McCartney's 'Oratorio' stresses melody



Paul McCartney/Carl Davis (EMI Classics 54371)

Tempting as it is to joke that this is where "the cute one" becomes "the classical one," Paul McCartney's "Liverpool Oratorio" is quite earnest about its aspirations. Recorded with the Royal Liverpool Philharmonic and a first-rate set of soloists (including Dame Kiri Te Kanawa), it arrives with all the trappings of a serious orchestral work -- except, of course, the dissonance and abstractions usually associated with contemporary classical music. Instead, its linear structure and tuneful, text-oriented vocal lines have far more in common with the musical theater, emphasizing approachable melody over compositional structure. It's not likely to make Beethoven roll over, but it should turn heads among McCartney's pop audience.

Live albums tend to be a waste of money, offering little more than tepid recapitulations of songs most fans already have, but not "Weld," the new double-album from Neil Young & Crazy Horse. Solid as the song selection is, which ranges from classics like "Cinnamon Girl" to recent ravers like "Farmer John," what makes the album matter is the incandescence of the performances. Sure, Young and band know how to bludgeon a riff, but for all the ear-shredding intensity of rockers like "Welfare Mothers," both the best moments are generally more subtle, as with the gentle "Cortez the Killer" or the heartfelt "Tonight's the Night." There's also a version called "Arc Weld," augmenting "Weld" with 30 minutes of orchestrated feedback that will delight any noise maniac.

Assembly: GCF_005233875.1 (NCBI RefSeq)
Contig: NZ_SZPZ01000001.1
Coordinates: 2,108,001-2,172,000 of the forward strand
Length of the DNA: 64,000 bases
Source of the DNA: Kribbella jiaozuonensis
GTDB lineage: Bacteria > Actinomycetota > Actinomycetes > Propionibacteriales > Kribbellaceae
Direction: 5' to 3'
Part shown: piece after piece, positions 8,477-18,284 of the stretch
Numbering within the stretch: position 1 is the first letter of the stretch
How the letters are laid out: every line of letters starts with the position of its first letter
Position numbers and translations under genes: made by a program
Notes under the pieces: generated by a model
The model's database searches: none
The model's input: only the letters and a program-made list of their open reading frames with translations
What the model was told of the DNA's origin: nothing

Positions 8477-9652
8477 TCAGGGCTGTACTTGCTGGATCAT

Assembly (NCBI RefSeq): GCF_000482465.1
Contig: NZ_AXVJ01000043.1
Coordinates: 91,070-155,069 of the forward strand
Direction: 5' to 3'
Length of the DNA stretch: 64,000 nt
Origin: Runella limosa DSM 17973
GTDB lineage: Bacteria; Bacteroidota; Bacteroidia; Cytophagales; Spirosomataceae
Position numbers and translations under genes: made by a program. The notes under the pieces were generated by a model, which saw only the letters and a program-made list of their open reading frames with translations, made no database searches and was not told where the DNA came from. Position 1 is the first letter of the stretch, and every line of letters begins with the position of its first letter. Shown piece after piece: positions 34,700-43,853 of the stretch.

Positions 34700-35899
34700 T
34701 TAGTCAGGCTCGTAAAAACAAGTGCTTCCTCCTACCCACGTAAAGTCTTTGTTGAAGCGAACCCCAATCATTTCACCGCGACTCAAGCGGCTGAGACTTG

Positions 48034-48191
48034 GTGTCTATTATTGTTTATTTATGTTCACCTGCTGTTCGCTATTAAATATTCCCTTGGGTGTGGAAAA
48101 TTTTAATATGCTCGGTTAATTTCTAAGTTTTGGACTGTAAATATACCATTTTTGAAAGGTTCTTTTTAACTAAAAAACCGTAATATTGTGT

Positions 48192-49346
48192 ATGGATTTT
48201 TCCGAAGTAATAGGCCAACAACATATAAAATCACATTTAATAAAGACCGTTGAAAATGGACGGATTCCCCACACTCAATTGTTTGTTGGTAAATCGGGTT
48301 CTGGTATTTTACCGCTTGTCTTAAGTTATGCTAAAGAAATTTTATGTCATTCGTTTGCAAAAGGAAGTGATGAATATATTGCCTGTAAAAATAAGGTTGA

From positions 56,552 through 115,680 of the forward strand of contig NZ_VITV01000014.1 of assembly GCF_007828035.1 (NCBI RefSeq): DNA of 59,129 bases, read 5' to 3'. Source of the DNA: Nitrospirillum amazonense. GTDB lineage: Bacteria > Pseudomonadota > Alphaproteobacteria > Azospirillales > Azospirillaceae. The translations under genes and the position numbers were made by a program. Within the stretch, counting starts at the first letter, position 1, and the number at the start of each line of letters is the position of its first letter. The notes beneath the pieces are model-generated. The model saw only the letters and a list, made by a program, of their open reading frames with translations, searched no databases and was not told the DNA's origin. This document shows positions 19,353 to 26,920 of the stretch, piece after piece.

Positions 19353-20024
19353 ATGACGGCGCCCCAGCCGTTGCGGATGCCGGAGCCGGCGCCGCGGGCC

Original Motion Picture Soundtrack (MCA 10397)

Just as the sequel is better than the original movie, so too is the soundtrack to "House Party II" an improvement over its predecessor. Granted, it helps that the second soundtrack boasts a higher percentage of superstars, thanks to a lineup augmenting Kid 'N Play's contribution with tracks by Bell Biv DeVoe and Ralph Tresvant as well as rappers Eric B & Rakim. But the real difference is simply a matter of melodies, as this album pumps up the volume of hits with unstoppably tuneful offerings like Wrecks 'n' Effects' P-Funk-powered "Ready or Not" and Tony! Toni! Tone!'s fabulously funky movie theme, "House Party (I Don't Know What You Come to Do)."


Nirvana (DGC 24425)

Like fellow Seattle rockers Soundgarden, the members of Nirvana are connoisseurs of clangor, able to pull the most exquisite noise from their amplifiers. Even so, it isn't the roar of guitars that kicks "Nevermind" into overdrive, so much as the way frontman Kurt Cobain merges that glorious grunge with an equally enjoyable set of melodies. And that's what makes this album so heavenly, from the raging chorus of "Lithium" to the shifting dynamics of "Smells Like Teen Spirit."

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